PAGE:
Up close for colors
Leave your car and get into the forests if you want to take in nature's fall show
Posted Thursday, October 06, 2005
Your fall color fix may be a little harder to come by this year.
of us accustomed to enjoying nature's annual autumnal show as we travel
suburban streets may need to abandon our cars and actually walk into
local forest preserves if we want to see much of nature's kaleidoscope.
summer's drought, experts said, has stressed many trees to the point
that they're likely to put on a poorer show than usual. Trees
concentrated in cooler forests stand a better chance of turning colors.
We can expect the fall color change to be fast and early.
the third driest season on record," said Richard D. Newhard, director
of the Department of Resource Management for the Forest Preserve
District of Cook County. "Moisture, sunlight - these are all things
that affect the color."
You may have to make to make a special
trip, a little farther than usual, and choose your time, to see that
burst of brightness this year.
For example, the bur oak, white
oak and shagbark hickory leaves were already turning brown in late
September at the Crabtree Nature Center in Barrington, said Conrad
Drust, a naturalist at the center.
"We're extremely dry. Several of our wetlands are almost completely dry," he said.
other forest preserves have fared better, he said, besides having tree
types more likely to color in brilliant hues. Local naturalists point
to wooded areas along the Des Plaines, DuPage and Fox rivers as holding
some of the top trees and shrubs for rich autumn crimsons, bronzes and
Sue Holt, a naturalist with the River Trails
Nature Center in Northbrook, advised leaf lookers to travel trails
along the Des Plaines River, where there are sugar maples and
basswoods, as well as cottonwoods.
"Those are the kinds of trees that typically surround a stream," she said.
is normally the peak time for leaf change, which usually starts around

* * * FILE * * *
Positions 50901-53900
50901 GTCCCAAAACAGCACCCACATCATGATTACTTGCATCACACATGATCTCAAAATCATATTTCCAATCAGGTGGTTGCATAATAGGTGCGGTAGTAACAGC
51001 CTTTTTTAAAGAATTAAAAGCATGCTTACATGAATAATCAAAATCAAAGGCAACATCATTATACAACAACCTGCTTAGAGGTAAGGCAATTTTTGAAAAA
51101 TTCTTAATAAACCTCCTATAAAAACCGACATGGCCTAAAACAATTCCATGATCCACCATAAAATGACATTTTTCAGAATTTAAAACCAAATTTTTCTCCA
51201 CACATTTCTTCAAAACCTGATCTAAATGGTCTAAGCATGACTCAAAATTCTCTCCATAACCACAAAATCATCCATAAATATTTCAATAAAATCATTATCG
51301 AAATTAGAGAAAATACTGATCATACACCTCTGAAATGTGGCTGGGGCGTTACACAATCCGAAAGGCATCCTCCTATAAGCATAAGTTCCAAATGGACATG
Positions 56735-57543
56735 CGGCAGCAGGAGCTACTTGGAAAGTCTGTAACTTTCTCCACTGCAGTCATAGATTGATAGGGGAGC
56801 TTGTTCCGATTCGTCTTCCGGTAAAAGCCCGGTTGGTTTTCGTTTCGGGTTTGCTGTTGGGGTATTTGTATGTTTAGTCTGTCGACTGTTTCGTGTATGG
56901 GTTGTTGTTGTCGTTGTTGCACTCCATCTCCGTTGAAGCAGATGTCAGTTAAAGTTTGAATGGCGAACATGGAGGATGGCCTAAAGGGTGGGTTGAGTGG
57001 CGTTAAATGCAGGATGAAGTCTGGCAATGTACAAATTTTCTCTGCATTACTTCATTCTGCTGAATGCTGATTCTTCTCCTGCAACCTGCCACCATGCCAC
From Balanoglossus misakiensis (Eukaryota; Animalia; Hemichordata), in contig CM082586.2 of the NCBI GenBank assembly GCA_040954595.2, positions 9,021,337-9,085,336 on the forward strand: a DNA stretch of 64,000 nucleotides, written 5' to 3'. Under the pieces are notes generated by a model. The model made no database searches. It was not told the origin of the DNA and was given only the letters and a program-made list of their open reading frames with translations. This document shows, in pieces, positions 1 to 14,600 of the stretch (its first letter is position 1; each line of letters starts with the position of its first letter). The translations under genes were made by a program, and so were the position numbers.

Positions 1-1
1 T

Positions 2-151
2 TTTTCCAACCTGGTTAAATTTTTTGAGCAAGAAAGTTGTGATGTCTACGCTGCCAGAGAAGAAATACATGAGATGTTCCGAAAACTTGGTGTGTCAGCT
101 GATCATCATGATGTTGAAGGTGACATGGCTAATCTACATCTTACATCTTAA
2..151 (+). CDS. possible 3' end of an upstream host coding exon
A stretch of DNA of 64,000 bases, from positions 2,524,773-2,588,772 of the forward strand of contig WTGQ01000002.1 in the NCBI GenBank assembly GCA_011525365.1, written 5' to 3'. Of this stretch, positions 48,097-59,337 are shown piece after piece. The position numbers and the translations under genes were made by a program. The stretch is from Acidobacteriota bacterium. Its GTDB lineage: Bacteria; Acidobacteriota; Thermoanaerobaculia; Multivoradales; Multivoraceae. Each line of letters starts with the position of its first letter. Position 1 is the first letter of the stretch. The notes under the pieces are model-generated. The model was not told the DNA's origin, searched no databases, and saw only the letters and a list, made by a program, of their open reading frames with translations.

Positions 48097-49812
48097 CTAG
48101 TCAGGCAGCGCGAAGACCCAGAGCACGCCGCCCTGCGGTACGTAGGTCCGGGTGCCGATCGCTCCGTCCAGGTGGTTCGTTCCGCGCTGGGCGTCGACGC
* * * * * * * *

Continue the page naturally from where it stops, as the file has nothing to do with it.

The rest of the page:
the beginning of the month and lasts until early November, but some
area trees were already coloring - or just turning brown - in mid- to
late September. This year, said Ron Wolford, educator with the
University of Illinois Extension Service, "the color may be less
intense, more patchy. Some trees may just go from green to brown to
Neighborhood plantings, street trees and other
roadside vegetation, will have suffered most, said Ed Hedborn, plant
records manager and fall-color expert for The Morton Arboretum in Lisle.
plants change early," he said. "In a real dry season, a plant that
normally takes 10 days to two weeks to change, can take only five days."
recommends a trip to a forest preserve or the arboretum to see trees
that are likely to be in the best shape to put on a color show.
"There you have the best conditions, in a natural community of plants," he said.
pointed out that the Morton Arboretum holds not only native trees but
also such plants as viburnums from China; maples from China, Japan and
Europe; and oaks from Russia, which can extend the color show beyond
the normal Midwestern period.
Even so, Hedborn said, "Color change will depend on the weather.
main trigger for color change is the decreasing daylight. After the
fall equinox, the days get shorter." That causes trees to prepare for
winter by stopping their production of chlorophyll, which is what gives
leaves their green color.